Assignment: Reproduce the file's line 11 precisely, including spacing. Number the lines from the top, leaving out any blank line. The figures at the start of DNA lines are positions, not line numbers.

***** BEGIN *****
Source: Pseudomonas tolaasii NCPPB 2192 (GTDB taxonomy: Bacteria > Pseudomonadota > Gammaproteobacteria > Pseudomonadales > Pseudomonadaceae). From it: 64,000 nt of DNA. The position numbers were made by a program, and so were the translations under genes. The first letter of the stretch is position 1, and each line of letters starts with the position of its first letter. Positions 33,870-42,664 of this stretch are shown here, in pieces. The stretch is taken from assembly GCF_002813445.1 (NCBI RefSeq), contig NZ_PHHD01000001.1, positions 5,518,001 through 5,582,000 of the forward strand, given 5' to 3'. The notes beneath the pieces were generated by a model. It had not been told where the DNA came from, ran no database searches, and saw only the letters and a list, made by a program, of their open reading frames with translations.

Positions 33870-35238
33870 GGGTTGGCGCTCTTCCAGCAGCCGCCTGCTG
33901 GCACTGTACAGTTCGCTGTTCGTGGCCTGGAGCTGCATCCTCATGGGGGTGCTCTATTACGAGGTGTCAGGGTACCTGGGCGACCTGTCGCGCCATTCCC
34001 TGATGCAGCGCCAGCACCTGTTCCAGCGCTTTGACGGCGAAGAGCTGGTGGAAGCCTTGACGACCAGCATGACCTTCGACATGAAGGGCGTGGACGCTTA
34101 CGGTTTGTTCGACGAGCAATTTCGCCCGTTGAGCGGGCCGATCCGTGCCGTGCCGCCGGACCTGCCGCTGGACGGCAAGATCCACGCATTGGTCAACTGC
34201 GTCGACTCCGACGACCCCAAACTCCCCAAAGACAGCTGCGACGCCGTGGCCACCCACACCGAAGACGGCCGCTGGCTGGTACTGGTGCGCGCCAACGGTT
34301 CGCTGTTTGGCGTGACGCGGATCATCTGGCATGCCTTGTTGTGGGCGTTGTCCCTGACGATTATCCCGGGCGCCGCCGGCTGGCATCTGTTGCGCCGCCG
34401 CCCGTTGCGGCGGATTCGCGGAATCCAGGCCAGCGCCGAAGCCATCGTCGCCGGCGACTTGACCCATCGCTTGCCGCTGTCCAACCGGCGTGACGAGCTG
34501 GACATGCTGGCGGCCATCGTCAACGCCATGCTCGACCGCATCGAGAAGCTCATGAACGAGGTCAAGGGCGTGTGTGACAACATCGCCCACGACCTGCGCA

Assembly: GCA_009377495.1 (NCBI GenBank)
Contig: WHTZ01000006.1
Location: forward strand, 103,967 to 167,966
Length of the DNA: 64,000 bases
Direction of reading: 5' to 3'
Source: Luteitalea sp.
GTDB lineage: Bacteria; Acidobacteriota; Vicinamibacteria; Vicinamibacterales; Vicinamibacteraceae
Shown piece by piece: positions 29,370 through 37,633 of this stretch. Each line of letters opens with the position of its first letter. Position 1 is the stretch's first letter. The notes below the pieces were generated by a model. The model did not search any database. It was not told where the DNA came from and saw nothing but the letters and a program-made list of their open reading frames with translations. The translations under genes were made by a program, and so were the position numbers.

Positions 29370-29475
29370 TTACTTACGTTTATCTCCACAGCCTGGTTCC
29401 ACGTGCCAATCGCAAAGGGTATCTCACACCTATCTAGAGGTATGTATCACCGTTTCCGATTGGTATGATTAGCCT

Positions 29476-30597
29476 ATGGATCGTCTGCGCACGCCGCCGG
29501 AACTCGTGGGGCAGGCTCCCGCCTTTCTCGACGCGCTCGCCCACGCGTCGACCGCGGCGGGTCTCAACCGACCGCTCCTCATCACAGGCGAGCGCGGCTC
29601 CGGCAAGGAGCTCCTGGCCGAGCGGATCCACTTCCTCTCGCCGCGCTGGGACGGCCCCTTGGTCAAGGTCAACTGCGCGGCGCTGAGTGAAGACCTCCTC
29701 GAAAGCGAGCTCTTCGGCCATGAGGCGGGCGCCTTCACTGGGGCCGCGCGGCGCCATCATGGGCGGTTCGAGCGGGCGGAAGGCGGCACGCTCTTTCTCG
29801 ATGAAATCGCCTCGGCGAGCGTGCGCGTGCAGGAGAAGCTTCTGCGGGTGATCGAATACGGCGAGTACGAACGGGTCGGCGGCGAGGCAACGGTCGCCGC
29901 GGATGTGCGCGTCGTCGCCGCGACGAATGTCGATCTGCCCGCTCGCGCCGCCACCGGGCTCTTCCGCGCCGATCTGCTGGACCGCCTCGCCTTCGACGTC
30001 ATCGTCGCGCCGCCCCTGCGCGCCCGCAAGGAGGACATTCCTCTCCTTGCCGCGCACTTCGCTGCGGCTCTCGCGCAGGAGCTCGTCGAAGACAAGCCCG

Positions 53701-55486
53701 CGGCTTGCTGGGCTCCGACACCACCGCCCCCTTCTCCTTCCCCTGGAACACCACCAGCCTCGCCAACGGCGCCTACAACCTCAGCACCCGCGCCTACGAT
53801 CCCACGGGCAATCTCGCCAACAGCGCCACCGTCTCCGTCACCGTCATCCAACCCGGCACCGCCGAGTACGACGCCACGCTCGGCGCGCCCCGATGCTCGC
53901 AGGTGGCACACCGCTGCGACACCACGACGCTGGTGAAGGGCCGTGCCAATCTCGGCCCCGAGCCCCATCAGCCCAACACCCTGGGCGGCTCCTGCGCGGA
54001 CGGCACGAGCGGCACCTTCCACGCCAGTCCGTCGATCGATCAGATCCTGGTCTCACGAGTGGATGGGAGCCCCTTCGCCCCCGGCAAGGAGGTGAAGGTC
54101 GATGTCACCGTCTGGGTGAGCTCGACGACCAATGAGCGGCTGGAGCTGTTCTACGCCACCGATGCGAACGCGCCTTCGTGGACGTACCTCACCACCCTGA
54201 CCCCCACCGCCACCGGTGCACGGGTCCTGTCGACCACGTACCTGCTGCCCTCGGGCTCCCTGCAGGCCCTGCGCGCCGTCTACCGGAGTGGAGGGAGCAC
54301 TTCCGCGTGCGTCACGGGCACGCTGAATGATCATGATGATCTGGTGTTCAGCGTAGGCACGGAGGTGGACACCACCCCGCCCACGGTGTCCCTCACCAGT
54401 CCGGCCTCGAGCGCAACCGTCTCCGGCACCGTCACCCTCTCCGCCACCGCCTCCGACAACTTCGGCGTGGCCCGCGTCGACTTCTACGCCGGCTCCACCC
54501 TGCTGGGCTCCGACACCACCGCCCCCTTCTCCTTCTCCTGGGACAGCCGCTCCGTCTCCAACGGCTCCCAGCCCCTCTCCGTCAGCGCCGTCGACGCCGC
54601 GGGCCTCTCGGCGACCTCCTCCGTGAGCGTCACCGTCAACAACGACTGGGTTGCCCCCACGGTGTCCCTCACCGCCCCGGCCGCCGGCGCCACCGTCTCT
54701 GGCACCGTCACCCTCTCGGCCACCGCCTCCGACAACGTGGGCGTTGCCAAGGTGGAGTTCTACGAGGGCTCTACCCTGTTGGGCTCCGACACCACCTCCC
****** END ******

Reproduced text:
Assembly: GCA_009377495.1 (NCBI GenBank)